Edited by Ingo Trauschweizer
“As the consensus around global institutions and alliances shatters around us, this marvelous volume is a timely intervention. Trauschweizer gathers a stellar team of historians to recover the forces that produced the postwar liberal international order and to help us understand the structural and ideational challenges it faces today.”
Mark Philip Bradley, Bernadotte E. Schmitt Distinguished Service Professor of International History, University of Chicago
“An optimistic volume that concludes it is quite premature to talk about the imminent demise of the liberal postwar order. Anyone with a serious interest in global affairs will benefit from reading these inspiring contributions.”
Klaus Larres, coeditor of Understanding Global Politics: Actors and Themes in International Affairs
“At a time when the value of international organizations, including the United Nations and NATO, is increasingly questioned, the contributors present stimulating, balanced and insightful accounts of the limits and possibilities of international cooperation. A must-read for everyone who is curious about the past, present, and future of the liberal international order.”
Nukhet A. Sandal, author of Religious Leaders and Conflict Transformation: Northern Ireland and Beyond
This collection raises timely questions about peace and stability as it interrogates the past and present status of international relations.
The post–World War II liberal international order, upheld by organizations such as the United Nations, the North Atlantic Treaty Organization, and similar alliances, aspired to ensure decades of collective security, economic stability, and the rule of law. All of this was a negotiated process that required compromise—and yet it did not make for a peaceful world.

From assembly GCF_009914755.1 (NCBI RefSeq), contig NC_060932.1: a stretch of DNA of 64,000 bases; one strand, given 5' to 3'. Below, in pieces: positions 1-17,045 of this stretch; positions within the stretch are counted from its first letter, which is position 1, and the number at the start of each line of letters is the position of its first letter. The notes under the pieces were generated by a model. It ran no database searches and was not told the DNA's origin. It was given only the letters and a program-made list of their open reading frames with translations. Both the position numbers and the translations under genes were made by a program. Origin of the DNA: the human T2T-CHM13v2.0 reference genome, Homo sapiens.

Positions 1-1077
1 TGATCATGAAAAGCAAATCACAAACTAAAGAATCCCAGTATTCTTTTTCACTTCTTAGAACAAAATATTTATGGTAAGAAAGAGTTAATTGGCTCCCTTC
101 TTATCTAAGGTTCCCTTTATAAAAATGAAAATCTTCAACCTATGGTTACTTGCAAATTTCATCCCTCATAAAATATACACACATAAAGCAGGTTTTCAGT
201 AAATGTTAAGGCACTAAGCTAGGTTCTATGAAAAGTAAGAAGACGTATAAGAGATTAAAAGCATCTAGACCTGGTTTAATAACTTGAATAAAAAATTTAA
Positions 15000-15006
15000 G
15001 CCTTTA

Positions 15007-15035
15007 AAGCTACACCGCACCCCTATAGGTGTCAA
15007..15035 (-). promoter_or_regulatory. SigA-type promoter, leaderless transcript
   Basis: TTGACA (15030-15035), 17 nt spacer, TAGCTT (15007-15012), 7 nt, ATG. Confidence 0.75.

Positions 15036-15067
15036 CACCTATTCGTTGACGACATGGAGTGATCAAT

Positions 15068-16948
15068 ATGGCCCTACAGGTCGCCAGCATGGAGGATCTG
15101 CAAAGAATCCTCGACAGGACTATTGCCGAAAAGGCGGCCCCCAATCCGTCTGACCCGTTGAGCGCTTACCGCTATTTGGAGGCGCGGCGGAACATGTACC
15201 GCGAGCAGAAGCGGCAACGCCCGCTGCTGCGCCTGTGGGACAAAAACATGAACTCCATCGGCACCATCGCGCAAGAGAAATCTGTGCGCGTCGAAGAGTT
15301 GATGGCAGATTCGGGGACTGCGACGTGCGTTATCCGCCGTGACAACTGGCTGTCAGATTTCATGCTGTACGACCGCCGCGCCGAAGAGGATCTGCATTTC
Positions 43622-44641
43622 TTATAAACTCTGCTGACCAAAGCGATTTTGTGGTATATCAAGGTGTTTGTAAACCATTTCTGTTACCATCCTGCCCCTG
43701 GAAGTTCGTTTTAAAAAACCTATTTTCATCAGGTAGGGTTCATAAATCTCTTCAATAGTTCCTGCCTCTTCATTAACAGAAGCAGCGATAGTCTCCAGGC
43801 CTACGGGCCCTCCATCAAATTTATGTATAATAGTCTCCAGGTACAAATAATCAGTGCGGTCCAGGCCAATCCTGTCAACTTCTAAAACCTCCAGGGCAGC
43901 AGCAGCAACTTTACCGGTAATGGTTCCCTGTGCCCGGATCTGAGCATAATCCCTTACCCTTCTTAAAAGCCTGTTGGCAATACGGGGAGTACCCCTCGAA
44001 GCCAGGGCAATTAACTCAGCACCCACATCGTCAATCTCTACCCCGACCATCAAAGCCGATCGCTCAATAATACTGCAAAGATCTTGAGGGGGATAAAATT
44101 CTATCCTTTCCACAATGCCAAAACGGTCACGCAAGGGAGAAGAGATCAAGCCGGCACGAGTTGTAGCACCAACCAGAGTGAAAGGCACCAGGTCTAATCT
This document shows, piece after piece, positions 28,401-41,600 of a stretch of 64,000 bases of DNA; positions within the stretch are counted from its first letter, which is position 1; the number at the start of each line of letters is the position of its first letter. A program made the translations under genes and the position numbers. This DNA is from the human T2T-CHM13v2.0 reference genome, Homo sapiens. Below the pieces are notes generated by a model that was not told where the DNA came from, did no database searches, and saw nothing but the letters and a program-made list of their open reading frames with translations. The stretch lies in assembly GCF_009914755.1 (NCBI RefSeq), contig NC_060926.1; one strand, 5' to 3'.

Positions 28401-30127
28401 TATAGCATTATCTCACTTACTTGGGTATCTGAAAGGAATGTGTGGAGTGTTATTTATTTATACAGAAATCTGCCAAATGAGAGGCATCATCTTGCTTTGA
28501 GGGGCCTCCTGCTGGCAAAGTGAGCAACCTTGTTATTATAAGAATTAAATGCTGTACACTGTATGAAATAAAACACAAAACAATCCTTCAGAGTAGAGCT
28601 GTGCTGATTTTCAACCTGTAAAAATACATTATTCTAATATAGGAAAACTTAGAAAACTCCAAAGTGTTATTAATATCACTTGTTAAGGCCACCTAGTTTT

When Winston Churchill referred to the UN framework as “the temple of peace” in his famous 1946 Iron Curtain speech, he maintained that international alliances could help provide necessary stability so free people could prosper, both economically and politically. Though the pillars of international order remain in place today, in a world defined as much by populism as protest, leaders in the United States no longer seem inclined to serve as the indispensable power in an alliance framework that is built on shared values, human rights, and an admixture of hard and soft power.
In this book, nine scholars and practitioners of diplomacy explore both the successes and the flaws of international cooperation over the past seventy years. Collectively, the authors seek to address questions about how the liberal international order was built and what challenges it has faced, as well as to offer perspectives on what could be lost in a post-American world.
Ingo Trauschweizer is a professor of history and director of the Contemporary History Institute at Ohio University, where he teaches courses on American and global military history, the Cold War, and the Vietnam War. His books include The Cold War U.S. Army: Building Deterrence for Limited War and Maxwell Taylor’s Cold War: From Berlin to Vietnam. More info →
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In case studies from the former Yugoslavia, Somalia, Iraq, and Colombia, the contributors argue that early intervention to stabilize social, economic, and political systems offers the greatest promise, whereas military intervention at a later stage is both costlier and less likely to succeed.
At the end of World War II, the Allies were unanimous in their determination to disarm the former aggressor Germany. As the Cold War intensified, however, the decision whether to reverse that policy and to rearm West Germany led to disagreements both within the US government and among members of the nascent NATO alliance.
David Rawson draws on declassified documents and his own experiences as the initial US observer of the 1993 Rwandan peace talks at Arusha to seek out what led to the Rwandan genocide. The result is a commanding blend of diplomatic history and analysis of the crisis and of what happens generally when conflict resolution and diplomacy fall short.
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